Jim, a 1969 South High graduate, met Barb while working for the Garrett family — who opened the current location and three other auction houses in Harrisonburg, Va., Charles Town WVa., and Carlisle, Pa. from 1935–’39. The couple bought the business and Hagerstown property from the Garretts in 1985.
Floyd Davis, the resident auctioneer, has been involved with Four States for 50 years. “I started working in the yard with Jimmy when I was about 12 yrs old,” he remembers. “I moved calves and sheep, worked my way up into the ring when I was 17 and started to sell when I was 20.”
Floyd’s Grandfather was an auctioneer, and he says he actually started auctioneering on a dare. “A man asked me to do it, and I did do it. And it just kind of snowballed from there,” He says. Many auctioneers go to school to learn the trade, but not Floyd. “I never went to school, just the school of hard knocks.” He learned his auctioneer chatter, or “chant” from watching the elder auctioneers, and employing the help of an old tape recorder. “When I was practicing selling I’d listen to it and try to improve on it.”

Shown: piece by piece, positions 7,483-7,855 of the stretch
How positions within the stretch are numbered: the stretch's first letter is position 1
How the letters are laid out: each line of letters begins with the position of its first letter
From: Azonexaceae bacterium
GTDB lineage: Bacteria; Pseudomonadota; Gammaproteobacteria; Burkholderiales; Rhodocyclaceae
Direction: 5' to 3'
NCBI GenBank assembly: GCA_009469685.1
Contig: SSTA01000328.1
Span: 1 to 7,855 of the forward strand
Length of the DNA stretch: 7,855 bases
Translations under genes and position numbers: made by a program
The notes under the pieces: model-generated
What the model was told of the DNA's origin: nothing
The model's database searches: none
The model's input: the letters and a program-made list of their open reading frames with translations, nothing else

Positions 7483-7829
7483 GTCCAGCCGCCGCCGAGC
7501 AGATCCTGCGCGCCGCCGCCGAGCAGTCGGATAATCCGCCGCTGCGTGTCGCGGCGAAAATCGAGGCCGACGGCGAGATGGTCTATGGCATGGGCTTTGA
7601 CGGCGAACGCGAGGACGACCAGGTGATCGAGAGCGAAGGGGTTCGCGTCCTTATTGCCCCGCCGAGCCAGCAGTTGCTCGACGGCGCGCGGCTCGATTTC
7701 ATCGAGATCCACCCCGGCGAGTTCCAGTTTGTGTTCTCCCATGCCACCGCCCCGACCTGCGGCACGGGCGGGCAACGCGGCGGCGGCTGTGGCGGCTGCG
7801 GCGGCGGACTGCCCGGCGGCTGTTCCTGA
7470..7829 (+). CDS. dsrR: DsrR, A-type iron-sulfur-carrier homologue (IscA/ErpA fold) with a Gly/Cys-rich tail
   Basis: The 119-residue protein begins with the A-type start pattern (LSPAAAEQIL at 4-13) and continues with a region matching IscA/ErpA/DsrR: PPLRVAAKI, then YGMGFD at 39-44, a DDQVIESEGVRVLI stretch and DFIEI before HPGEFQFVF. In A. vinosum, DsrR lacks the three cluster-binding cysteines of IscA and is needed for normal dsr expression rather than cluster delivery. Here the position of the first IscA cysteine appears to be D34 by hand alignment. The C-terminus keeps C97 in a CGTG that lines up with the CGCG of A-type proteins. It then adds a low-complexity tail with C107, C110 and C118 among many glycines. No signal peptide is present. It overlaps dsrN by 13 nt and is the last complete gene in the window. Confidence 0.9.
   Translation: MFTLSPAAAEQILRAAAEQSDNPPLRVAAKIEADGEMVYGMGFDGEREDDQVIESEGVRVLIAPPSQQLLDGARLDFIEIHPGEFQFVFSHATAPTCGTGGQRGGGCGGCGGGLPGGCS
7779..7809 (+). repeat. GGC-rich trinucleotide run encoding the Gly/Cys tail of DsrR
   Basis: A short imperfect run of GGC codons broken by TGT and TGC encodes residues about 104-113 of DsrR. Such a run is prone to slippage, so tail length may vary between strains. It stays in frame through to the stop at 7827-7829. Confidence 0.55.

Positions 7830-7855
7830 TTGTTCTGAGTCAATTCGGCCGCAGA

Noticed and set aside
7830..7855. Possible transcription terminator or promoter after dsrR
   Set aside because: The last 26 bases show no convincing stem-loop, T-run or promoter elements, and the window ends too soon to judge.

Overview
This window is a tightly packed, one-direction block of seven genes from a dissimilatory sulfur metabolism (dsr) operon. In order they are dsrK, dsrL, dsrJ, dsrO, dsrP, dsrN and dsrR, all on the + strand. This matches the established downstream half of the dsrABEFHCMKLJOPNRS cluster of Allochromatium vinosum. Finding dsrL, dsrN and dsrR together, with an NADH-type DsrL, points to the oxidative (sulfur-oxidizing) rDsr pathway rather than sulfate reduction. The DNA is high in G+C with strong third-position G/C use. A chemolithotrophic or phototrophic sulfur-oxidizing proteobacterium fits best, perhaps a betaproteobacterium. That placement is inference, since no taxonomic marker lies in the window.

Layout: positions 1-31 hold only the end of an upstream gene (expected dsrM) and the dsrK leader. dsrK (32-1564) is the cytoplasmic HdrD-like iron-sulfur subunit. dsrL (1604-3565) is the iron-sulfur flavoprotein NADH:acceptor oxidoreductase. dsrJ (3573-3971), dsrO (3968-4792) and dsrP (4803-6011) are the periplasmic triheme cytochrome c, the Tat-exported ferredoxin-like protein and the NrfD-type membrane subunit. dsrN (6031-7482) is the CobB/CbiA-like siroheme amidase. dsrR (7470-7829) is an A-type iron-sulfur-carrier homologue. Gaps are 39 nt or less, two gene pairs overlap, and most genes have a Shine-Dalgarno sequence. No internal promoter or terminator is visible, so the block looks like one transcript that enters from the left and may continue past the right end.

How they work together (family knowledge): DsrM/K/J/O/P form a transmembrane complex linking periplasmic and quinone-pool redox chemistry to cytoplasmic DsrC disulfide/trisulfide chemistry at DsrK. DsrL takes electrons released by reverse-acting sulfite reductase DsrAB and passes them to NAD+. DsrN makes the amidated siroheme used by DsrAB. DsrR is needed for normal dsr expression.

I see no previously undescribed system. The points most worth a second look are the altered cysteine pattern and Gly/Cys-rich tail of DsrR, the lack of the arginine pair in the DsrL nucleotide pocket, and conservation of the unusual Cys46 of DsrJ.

An auctioneer’s chant can consist of information about the animal, its weight, the current amount of money being offered by the bidder, followed by the higher bid the auctioneer would like to accept. This is repeated rapidly, generally with filler sounds in between to entertain the crowd. Floyd has a similar chant, but leaves out the fluff. “A lot of auctioneers like to use a filler in-between the numbers, which I don’t like to do… it’s just all numbers. It’s a waste of time to me, a lot of breath that you don’t need to waste,” he notes, adding that on some nights, he can call for up to 8 hours. “Wherever you can save a little air, it’s good on me.”